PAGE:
The Limitation Act provides that a shipowner's liability for certain claims is limited to the value of the boat and its pending freight, so long as the facts giving rise to such claims occurred "without the privity or knowledge of such owner." 46 U.S.C. § 30505(a)-(b). Congress enacted the statute in 1851 with the intention of "induc[ing] the heavy financial commitments the shipping industry requires by mitigating the threat of a multitude of suits and the hazards of vast, unlimited liability as the result of a maritime disaster." Pickle v. Char Lee Seafood, Inc., 174 F.3d 444, 449 (4th Cir. 1999) (citing Maryland Casualty Co. v. Cushing, 347 U.S. 409, 414 (1954)) (internal quotation marks omitted)).

         Although the Limitation Act thus provides a federal cause of action for a shipowner seeking exoneration or limitation of liability, the statute is not an independent source of jurisdiction. Rather, "[the Act] is a procedure that may be invoked when general admiralty and maritime jurisdiction has been established."[1] David Wright Charter Serv. of N. Carolina, Inc. v. Wright, 925 F.2d 783, 783 (4th Cir. 1991). In other words, a district court will have jurisdiction to hear a petition brought under the Limitation Act only if the court already has admiralty jurisdiction over the underlying claims that the petition seeks to limit. Admiralty jurisdiction over actions brought under Limitation Act may be based on either a maritime tort or a maritime contract. Jerome B. Grubart, Inc. v. Great Lakes Dredge & Dock Co., 513 U.S. 527, 534 (1995) (a tort can provide the basis for an action under the Limitation Act, provided that the alleged tort satisfies "conditions both of location and of connection with maritime activity"); David Wright, 925 F.2d at 784-85 (a contract can also provide the basis for an action under the Limitation Act, so long as it is a maritime contract).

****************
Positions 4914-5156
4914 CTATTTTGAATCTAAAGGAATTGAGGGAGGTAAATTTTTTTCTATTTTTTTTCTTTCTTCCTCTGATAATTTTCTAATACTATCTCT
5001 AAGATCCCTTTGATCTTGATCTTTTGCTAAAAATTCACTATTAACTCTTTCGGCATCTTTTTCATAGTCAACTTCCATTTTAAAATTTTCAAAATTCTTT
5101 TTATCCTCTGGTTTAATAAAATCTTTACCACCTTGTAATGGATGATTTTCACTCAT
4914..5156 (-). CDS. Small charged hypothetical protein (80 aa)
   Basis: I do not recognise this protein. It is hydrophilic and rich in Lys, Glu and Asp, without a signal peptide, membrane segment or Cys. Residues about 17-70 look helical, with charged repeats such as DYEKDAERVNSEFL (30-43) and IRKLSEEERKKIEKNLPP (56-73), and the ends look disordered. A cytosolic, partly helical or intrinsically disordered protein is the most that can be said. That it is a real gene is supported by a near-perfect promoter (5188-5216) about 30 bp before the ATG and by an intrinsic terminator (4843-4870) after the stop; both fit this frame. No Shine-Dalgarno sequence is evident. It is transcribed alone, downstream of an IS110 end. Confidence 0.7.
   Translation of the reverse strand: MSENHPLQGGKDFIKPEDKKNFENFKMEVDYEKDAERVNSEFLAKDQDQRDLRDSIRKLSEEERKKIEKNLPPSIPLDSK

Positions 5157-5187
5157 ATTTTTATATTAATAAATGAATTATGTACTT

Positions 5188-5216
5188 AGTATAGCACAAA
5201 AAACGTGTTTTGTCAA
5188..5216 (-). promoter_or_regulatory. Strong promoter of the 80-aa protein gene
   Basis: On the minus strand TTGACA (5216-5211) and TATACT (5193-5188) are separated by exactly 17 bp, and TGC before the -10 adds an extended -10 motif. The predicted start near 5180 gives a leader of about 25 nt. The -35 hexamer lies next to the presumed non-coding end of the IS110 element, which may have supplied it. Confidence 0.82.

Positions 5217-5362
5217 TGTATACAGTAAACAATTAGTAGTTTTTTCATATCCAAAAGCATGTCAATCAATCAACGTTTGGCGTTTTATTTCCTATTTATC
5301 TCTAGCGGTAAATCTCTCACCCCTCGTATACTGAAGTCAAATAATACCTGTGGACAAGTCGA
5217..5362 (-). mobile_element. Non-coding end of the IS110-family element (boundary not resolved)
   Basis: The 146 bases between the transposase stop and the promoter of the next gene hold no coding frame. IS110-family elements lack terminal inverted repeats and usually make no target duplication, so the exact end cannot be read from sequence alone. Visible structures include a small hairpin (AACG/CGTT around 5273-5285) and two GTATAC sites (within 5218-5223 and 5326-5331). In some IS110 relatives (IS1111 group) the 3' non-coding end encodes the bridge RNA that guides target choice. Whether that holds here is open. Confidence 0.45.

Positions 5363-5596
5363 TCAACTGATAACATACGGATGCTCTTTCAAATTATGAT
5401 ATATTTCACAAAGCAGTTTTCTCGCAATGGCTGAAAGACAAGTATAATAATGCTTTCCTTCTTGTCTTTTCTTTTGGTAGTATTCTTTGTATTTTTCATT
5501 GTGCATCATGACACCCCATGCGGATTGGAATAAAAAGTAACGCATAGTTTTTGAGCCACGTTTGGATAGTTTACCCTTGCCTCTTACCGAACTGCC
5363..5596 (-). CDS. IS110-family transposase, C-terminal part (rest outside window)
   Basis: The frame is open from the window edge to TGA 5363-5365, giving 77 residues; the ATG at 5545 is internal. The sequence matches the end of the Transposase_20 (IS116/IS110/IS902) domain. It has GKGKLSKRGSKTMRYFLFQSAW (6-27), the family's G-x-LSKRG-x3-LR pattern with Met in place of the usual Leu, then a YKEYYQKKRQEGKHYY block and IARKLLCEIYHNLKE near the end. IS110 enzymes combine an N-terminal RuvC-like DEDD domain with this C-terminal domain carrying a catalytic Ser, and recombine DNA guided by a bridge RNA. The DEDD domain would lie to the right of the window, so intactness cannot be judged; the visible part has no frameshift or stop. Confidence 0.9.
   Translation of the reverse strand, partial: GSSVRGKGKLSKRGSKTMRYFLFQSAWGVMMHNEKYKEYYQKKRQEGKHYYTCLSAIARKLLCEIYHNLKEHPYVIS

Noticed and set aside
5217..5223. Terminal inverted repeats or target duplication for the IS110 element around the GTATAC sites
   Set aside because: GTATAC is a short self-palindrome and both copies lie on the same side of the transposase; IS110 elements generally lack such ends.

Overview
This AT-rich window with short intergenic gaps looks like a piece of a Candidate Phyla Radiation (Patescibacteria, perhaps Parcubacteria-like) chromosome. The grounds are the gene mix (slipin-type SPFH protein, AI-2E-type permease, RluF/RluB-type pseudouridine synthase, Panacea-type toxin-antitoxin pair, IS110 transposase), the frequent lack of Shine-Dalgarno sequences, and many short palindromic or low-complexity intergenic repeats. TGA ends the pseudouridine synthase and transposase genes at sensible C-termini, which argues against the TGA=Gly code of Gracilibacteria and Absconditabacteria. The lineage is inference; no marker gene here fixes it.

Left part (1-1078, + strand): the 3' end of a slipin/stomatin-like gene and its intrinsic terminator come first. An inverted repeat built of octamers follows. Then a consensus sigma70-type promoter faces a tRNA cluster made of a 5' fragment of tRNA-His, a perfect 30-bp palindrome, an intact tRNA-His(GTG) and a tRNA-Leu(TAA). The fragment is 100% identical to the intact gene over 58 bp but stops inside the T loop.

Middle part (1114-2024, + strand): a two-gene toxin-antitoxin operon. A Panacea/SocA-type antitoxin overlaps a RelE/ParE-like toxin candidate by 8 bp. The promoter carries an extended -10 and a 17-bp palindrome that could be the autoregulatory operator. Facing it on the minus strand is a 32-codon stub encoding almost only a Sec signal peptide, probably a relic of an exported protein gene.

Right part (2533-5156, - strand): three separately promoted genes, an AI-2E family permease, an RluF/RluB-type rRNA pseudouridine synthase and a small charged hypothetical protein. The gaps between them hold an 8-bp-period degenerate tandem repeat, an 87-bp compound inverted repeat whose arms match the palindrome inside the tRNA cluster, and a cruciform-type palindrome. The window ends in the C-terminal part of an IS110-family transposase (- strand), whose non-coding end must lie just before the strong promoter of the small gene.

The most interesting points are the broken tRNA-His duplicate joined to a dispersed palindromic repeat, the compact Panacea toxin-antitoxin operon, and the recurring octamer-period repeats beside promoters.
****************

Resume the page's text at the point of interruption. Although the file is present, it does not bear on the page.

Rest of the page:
Pennypacker does not dispute that the torts alleged against him fail to meet the location and maritime activity requirements so as to trigger admiralty jurisdiction under 28 U.S.C. § 1333. (See ECF Nos. 25, 41). Instead, Pennypacker asserts that his contract with Roger's Marine provides the jurisdictional hook for his Limitation Act petition. (ECF No. 25, pp. 3-7). As to the tort claims alleged against him, Pennypacker contends that they arise from the same set of facts and therefore fall within the court's supplemental jurisdiction. (ECF No. 25, p. 7) (citing 28 U.S.C. § 1367). Roger's Marine, for its part, argues that the contract is not a maritime contract subject to admiralty jurisdiction, and that even if it were, Pennypacker cannot seek the protection of the Limitation Act because the torts he seeks to limit do not fall under the court's admiralty jurisdiction. (ECF No. 28, pp. 1-2).

         For the reasons that follow, the contract between Pennypacker and Roger's Marine is subject to admiralty jurisdiction, and the court can therefore exercise supplemental jurisdiction over the torts claims arising from the same set of facts. But because admiralty jurisdiction does not extend to any of the tort claims against ...